For Mark Geyer, it was the screams of his daughter that made him decide enough was enough.
The former rugby league international and premiership winner has been around professional sport long enough to know that the rumour mill is part of the game. During his own colourful playing career, he was caught up in it more than once.
Broncos coach Anthony Seibold is angry at vicious rumours about him.Credit:Getty Images
"It's something you wouldn't wish upon your worst enemy, especially when you hear one of your kids screaming at the top of their lungs about something they've seen on social media that's about them and they've got nothing do to with. It's totally wrong," Geyer says.
"She just hasn't been the same since. She doesn't go out as much anymore. It's sad, that people can have the power to write something or say something from behind a keyboard that isn't true. I don't think that when they press send on that message they know the carnage they're about to inflict."
Harmful stories have been manufactured about high-profile sports figures, just as with others in the public eye, years before Mark Zuckerberg even thought about Facebook. But in the self-publishing age, they are able to gain traction at ferocious speed, no matter if they're more fiction than fact.
In rugby league alone there are myriad examples in recent times. There has been a consistently peddled tale, untrue, about an affair between a leading player and a television presenter. Last year, another NRL coach was the subject of rumours of a split with a player over a party at the coach's house that had supposedly gotten out of control. The club, which was adamant the whole thing was an invention, tracked down the source and had the original post removed.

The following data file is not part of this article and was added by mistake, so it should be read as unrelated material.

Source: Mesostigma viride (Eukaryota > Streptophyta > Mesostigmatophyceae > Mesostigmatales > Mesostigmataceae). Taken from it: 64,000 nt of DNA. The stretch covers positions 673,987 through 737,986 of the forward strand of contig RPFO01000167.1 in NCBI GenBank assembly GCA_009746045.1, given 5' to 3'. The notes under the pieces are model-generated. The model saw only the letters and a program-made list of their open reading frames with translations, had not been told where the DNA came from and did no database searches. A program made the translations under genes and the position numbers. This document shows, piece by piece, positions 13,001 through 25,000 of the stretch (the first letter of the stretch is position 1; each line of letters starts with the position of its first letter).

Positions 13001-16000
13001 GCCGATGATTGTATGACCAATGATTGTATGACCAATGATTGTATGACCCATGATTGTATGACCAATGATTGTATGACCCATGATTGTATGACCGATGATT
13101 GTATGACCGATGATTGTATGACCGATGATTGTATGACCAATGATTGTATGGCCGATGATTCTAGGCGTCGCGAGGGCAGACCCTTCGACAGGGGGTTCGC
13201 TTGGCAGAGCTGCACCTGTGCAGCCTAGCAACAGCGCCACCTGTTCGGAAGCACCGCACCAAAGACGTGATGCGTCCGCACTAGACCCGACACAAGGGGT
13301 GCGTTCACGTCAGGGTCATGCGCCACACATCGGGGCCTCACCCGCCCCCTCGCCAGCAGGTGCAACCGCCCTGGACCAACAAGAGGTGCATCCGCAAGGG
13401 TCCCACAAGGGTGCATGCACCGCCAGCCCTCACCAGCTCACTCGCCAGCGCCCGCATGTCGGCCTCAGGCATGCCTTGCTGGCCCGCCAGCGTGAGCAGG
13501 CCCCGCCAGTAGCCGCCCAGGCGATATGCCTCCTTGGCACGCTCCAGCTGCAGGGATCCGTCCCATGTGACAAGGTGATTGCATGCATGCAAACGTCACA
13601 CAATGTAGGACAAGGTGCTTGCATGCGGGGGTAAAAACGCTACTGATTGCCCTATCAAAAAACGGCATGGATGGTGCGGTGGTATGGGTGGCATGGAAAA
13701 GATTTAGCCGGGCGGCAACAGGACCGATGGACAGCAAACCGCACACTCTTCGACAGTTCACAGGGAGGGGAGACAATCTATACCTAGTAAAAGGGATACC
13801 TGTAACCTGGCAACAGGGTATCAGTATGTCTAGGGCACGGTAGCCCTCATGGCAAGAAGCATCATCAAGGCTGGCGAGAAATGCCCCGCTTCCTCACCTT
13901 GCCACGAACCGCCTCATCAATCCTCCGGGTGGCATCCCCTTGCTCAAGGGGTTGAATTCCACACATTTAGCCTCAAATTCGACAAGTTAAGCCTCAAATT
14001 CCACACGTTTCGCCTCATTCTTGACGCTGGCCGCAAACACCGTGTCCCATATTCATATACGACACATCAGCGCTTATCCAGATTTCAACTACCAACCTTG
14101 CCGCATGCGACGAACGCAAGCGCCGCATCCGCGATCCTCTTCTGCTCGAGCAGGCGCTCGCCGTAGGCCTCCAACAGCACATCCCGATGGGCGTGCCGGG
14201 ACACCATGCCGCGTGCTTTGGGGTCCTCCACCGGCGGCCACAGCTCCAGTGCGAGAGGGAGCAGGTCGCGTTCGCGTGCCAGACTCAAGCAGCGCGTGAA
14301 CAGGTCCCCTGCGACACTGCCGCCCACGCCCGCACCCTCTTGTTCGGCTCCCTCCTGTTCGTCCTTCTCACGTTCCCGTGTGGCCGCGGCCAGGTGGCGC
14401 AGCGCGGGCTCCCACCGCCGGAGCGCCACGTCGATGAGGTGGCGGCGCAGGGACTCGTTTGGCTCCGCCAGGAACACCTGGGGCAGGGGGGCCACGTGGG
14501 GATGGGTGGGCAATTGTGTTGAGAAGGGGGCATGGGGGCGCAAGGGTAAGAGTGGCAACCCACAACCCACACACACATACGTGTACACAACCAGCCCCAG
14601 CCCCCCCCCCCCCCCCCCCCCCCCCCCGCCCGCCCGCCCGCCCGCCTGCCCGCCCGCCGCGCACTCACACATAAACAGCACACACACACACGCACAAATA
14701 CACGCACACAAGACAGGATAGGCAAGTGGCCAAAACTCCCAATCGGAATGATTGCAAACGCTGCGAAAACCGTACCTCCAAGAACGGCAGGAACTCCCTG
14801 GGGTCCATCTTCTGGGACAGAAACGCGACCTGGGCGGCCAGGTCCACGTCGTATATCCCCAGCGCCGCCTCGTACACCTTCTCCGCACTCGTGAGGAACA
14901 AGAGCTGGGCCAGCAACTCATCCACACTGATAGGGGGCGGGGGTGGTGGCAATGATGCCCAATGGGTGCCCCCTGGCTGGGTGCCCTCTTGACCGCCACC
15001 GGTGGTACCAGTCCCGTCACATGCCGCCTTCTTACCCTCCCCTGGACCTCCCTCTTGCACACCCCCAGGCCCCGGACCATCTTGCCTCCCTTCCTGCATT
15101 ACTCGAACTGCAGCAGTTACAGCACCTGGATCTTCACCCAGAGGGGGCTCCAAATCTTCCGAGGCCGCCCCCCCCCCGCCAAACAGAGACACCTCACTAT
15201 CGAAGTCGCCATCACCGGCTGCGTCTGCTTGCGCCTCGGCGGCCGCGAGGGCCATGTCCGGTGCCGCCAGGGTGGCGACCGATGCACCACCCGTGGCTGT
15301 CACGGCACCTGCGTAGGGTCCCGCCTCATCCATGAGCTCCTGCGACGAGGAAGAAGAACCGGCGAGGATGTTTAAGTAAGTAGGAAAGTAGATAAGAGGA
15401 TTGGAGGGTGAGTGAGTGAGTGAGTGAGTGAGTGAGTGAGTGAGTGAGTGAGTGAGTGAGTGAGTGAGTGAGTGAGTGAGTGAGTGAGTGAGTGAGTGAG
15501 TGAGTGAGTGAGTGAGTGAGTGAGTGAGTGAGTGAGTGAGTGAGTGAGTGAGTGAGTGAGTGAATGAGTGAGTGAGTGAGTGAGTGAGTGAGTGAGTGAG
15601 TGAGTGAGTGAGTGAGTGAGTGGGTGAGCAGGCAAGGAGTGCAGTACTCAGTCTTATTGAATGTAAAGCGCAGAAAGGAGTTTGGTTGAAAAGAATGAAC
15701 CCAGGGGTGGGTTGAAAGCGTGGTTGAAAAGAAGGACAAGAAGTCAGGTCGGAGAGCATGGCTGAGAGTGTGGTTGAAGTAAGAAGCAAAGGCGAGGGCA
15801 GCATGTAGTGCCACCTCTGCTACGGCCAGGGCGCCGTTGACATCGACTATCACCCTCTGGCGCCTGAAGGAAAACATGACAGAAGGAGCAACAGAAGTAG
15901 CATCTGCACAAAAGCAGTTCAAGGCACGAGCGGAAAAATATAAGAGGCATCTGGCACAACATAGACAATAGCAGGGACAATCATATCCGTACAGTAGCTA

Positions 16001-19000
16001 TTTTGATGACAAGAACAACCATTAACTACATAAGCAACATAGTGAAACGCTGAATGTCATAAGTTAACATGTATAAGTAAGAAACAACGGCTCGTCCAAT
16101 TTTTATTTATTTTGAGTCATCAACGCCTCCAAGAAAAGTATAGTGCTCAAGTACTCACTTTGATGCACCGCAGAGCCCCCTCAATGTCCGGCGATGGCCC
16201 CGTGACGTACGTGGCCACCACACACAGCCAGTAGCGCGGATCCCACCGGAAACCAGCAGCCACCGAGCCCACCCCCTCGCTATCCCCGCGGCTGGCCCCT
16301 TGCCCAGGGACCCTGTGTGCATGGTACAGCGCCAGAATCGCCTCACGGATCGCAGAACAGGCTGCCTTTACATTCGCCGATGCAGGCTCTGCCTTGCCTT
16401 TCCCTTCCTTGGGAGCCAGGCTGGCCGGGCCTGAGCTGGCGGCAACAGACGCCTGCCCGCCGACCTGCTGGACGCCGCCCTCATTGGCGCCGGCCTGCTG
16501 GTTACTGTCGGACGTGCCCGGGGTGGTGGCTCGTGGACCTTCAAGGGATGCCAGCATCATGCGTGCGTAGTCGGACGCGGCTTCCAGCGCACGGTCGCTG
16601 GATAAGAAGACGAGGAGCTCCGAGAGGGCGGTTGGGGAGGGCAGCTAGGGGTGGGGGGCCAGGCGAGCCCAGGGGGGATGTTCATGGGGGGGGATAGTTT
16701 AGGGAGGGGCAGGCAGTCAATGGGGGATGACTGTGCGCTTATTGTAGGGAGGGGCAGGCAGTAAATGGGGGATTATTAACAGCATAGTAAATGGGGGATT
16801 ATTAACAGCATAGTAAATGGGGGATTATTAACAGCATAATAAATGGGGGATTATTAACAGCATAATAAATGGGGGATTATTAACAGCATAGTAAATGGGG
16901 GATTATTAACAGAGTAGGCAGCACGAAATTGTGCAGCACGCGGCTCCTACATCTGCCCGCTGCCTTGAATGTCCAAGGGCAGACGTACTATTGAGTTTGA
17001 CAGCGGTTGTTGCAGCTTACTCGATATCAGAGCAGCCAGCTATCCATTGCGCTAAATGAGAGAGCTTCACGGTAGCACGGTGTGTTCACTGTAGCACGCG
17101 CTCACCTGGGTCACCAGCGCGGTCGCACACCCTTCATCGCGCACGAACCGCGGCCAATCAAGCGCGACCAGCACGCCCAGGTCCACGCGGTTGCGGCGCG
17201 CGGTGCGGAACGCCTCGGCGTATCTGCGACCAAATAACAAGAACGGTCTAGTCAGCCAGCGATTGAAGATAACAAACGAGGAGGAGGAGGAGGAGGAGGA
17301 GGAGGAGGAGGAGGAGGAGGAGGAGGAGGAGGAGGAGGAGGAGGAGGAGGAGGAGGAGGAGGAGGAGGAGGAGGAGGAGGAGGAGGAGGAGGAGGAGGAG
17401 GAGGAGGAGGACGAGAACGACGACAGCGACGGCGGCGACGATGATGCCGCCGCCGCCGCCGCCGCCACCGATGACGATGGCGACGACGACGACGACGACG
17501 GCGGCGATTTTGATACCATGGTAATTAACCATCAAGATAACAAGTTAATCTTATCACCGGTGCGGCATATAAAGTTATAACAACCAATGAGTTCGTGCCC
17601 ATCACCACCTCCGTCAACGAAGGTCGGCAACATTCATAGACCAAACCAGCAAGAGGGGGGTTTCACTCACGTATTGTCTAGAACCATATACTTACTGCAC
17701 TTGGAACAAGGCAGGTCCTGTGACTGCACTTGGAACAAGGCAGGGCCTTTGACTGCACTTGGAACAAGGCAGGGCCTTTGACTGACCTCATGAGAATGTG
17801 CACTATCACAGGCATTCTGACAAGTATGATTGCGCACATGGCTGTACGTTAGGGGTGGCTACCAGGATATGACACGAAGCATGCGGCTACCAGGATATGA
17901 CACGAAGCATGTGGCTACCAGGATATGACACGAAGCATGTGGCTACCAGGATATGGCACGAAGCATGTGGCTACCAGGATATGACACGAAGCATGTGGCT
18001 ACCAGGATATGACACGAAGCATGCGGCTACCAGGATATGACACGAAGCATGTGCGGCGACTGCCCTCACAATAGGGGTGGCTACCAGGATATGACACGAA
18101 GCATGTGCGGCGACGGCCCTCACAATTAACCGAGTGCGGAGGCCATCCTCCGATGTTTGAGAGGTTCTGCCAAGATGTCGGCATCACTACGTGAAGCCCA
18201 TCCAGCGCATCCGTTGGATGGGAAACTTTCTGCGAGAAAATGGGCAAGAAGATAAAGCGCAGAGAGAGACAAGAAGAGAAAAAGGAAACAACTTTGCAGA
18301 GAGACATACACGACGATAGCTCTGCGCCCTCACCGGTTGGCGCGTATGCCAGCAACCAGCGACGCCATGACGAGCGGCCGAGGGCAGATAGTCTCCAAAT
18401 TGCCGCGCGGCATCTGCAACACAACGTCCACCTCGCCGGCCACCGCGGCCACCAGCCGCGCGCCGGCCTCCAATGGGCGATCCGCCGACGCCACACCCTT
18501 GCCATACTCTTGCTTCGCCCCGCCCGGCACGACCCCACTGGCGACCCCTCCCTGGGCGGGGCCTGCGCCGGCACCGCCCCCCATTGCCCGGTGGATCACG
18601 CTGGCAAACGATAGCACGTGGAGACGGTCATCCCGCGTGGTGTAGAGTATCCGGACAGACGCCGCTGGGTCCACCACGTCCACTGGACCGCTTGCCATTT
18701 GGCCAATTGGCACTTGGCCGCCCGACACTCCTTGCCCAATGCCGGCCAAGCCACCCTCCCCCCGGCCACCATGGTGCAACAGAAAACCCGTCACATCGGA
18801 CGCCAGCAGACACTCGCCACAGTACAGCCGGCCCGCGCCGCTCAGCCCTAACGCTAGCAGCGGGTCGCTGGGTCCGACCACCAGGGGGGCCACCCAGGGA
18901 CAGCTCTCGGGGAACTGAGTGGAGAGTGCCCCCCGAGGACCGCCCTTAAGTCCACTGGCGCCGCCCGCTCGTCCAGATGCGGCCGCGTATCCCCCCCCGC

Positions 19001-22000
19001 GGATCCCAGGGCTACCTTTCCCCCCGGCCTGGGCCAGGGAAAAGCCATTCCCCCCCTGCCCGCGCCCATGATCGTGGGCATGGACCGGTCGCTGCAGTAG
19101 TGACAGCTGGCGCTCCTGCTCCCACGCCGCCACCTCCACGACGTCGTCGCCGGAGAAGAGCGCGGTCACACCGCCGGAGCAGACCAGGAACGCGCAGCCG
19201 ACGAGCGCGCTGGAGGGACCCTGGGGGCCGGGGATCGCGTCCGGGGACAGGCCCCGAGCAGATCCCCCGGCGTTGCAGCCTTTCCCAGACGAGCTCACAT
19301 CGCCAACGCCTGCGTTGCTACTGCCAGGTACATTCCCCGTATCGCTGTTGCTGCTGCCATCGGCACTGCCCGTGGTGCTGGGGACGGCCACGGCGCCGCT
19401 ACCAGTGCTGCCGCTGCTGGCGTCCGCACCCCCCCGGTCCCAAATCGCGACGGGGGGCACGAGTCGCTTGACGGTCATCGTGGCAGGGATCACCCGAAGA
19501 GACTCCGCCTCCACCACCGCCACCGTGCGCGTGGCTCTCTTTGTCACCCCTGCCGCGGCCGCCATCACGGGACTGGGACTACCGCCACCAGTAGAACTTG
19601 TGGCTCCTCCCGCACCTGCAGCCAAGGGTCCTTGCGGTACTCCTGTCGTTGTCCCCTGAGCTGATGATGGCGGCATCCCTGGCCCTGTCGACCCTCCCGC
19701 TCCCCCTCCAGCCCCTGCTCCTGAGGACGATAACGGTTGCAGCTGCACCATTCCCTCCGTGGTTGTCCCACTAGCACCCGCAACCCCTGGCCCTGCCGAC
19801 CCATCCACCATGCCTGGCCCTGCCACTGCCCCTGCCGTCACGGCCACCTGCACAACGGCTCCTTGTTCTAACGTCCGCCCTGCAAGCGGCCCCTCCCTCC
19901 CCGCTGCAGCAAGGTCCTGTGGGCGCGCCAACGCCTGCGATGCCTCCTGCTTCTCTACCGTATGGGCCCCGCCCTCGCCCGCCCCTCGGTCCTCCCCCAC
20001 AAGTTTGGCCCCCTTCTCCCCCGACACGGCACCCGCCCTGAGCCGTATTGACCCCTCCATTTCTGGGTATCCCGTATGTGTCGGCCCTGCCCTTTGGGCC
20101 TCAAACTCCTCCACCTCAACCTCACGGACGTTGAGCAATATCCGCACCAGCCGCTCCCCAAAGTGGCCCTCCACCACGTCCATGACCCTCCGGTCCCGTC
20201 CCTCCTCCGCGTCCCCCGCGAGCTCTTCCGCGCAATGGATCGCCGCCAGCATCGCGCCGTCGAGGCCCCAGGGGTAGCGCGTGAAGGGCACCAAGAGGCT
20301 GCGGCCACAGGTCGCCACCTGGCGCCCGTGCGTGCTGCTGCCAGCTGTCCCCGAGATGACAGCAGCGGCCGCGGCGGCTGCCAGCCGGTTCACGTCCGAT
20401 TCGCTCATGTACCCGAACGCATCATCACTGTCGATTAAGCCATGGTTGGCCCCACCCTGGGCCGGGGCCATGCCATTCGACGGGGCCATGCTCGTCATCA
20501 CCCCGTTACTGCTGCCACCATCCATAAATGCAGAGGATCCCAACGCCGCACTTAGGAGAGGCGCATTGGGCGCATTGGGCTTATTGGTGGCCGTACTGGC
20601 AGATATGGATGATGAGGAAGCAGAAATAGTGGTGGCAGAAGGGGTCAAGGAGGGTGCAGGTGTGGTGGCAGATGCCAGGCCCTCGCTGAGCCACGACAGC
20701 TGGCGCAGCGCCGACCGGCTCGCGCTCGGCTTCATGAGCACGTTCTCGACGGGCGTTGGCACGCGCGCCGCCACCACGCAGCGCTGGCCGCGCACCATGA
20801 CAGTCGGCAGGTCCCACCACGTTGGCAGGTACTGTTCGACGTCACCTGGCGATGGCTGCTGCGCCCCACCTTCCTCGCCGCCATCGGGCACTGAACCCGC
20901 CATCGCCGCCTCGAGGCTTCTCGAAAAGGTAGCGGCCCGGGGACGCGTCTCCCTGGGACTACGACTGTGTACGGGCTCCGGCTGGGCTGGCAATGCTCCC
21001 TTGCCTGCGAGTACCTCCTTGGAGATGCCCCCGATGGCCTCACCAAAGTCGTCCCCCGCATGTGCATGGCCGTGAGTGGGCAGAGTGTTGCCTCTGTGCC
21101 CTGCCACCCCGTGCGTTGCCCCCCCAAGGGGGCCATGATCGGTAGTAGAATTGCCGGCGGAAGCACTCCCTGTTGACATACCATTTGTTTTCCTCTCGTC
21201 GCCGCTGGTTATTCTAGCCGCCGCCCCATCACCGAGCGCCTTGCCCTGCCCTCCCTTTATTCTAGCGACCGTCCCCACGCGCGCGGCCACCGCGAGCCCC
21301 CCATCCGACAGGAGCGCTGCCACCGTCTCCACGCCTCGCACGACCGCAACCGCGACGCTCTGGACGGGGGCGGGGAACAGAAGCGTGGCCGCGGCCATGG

You're better off coming out sometimes and just addressing it, saying this is total nonsense, and knocking it on the head.
Seibold and the Broncos had been getting calls from journalists regarding the messages being distributed about him for at least two months, principally because it was claimed within them that he was close to quitting. There were multiple iterations of the rumour but they were promptly shut down as baseless.
When Seibold remained in Sydney, however, after a game to attend to an urgent family matter, meaning he would have to spend two weeks in quarantine before re-joining the team’s coronavirus bubble, the scandalous scuttlebutt went to the next level. Suddenly, every second taxi driver and shop owner had heard it, was sure it was right, Seibold was trending on Twitter, and not simply for overseeing the NRL glamour club's worst ever season. This time it was claimed he was about to be sacked, that certain reporters were sitting on the story as a favour to the Broncos and that the source of it all was "very reliable". Again, it was all made up.
Seibold's lawyer, Dave Garrett, has since added another intriguing layer to it all amid reports there may be people with links to NRL figures behind the smear campaign, saying “it’s not just random trolls”.
While the Brisbane coach has gone on the front foot in a potentially landmark move, one of the most recognisable figures in Australian sport admits "there is no playbook" for trying to clear your name in the social media age.
Collingwood president Eddie McGuire has just about heard it all in decades of sports broadcasting and administration.